How Much Is the MIT Meal Plan?
Block plans feature a certain number of meals that can be used up during the semester. Every time you swipe for a meal, the balance will go down. You can use as many meals as you like each day. For comparison, the 225 Block consists of roughly 14 meals each week.
You can pay for guest meals with meal swipes. Visit your MyCard to sign up for a meal plan, click this link, which opens in a new window.
The Any 19 plan resets every Sunday and features a predetermined number of meals for each week (Sunday through Saturday). Eight guest meal swipes are included with the plan. Students who are certain they will consistently consume all meals each day throughout the semester should choose this option. Now, how much is the MIT meal plan? Look at the following options you’ll have for meal plans at MIT dining halls.
|Meal Plan||Semester Cost||Guest Passes||Dining Dollars||Available to Class Years Living;|
|In a Required Building||In a Cook for Yourself Building|
|Any 19 per week||$3,403.50||8||optional||1,2,3,4||1,2,3,4|
|Block 225||$3,403.50||included in total||$150||1,2,3,4||1,2,3,4|
|Block 190||$2,964||included in total||optional||2,3,4||1,2,3,4|
|Block 125||$2,048||included in total||optional||3,4||1,2,3,4,|
|Block 90||$1,529||included in total||optional||N/A||1,2,3,4|
|Block 60||$1,044||included in total||optional||N/A||1,2,3,4|
Remember that any of the offered meal plans are open to the entire community of MIT graduate students.
Introducing Dining Dollars, a simple and handy method to pay for food both on campus and in nearby restaurants. Dining dollars are accepted for food and beverage purchases at campus retail and MIT dining halls, as well as at several off-campus places.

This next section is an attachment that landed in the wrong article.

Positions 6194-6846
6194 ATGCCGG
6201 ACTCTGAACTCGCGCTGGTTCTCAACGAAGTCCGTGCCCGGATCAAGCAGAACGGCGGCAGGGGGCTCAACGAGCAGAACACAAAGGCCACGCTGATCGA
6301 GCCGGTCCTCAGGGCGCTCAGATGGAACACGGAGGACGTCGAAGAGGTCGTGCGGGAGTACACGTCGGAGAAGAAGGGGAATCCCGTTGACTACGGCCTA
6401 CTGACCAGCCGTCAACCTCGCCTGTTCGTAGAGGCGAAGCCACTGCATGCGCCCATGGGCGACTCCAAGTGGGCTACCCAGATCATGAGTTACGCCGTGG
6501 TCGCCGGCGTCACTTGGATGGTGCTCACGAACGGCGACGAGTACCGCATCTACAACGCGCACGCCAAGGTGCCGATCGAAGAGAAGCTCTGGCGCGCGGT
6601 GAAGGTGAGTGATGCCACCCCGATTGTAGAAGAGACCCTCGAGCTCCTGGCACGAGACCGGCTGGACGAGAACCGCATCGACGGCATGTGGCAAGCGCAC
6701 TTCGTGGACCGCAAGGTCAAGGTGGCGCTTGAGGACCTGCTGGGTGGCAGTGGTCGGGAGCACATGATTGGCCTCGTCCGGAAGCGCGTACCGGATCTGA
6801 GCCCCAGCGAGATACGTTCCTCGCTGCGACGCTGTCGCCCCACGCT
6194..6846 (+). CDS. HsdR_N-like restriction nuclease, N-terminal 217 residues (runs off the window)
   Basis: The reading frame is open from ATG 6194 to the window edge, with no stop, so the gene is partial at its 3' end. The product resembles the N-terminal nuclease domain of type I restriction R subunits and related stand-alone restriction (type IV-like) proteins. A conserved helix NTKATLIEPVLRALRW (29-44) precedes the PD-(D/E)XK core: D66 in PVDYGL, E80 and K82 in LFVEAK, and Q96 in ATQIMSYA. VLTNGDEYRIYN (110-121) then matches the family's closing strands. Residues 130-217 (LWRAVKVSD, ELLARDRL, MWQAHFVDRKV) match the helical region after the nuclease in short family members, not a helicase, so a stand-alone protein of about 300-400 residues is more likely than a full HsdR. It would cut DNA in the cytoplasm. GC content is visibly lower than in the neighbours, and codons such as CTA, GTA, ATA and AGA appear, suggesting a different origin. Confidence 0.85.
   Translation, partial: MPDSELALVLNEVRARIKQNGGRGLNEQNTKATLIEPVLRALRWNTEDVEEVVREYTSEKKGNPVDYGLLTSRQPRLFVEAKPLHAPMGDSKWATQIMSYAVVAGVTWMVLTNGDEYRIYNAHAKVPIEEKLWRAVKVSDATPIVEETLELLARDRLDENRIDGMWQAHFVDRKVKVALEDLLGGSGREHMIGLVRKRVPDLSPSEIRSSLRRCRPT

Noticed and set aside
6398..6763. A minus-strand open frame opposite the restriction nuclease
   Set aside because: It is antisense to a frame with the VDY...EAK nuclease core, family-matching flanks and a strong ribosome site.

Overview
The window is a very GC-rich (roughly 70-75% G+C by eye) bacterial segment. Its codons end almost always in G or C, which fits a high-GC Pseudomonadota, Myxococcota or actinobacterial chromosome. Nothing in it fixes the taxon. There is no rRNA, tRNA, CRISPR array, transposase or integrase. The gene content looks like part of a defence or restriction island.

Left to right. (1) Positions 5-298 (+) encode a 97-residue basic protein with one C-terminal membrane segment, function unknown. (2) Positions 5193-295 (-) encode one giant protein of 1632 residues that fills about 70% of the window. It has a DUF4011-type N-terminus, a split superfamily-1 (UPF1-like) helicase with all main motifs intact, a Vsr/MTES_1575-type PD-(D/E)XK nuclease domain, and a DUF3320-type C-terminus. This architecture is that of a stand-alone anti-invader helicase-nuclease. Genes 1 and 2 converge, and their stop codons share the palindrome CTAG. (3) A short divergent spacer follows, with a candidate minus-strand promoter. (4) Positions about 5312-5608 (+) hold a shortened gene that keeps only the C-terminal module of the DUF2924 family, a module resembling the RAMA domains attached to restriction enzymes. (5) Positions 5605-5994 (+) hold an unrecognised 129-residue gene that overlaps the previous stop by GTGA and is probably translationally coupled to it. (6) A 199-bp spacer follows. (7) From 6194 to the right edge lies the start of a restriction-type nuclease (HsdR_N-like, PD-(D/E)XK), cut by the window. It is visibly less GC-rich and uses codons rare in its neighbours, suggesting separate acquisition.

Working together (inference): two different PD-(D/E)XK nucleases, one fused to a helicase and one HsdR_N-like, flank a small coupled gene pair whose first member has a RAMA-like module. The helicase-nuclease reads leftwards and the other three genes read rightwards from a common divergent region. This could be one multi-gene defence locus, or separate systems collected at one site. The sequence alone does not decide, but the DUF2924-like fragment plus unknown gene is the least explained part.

And who doesn’t enjoy a deal? Dining dollars offer a 5% discount (for every $1 spent costs 0.95 cents in dining dollars) at dining halls on campus.
If there is a spring contract, unused dining dollars carry over from the fall semester to the spring semester. If there is no spring contract, any unused fall dining credit is applied to your account. All eating credits run out on June 2, 2023, the day after commencement. Except for LaVerde’s in W20, Dining Dollars will be the default tender in campus retail dining operations, followed by TechCash.
|Class Year||Minimum Plan Requirement|
|(1) First Year||225/Any 19||225/Any 19||225/Any 19|
Per-Meal Door Rates
Even if you are not enrolled in a meal plan, you are more than welcome to eat at any MIT dining hall. Please refer to the information about the per-meal price shown below before you enter the eating area.
|Pay at the Door*|
|*Dining dollars, TechCASH, and cash are accepted.|
Although MIT’s engineering and physical science programs are likely its most well-known strengths, other disciplines, such as economics, political science, urban studies, linguistics, and philosophy, are also strong at the university. Due to the intense competition for admission, undergraduate students frequently get the opportunity to conduct their own original research.
After we discussed the MIT dining hall and other options you will have in the future, it’s best to boost your application as soon as possible. AdmissionSight has been helping students get into their top-choice schools. Feel free to set up an initial consultation with AdmissionSight to start your preparation for college admissions.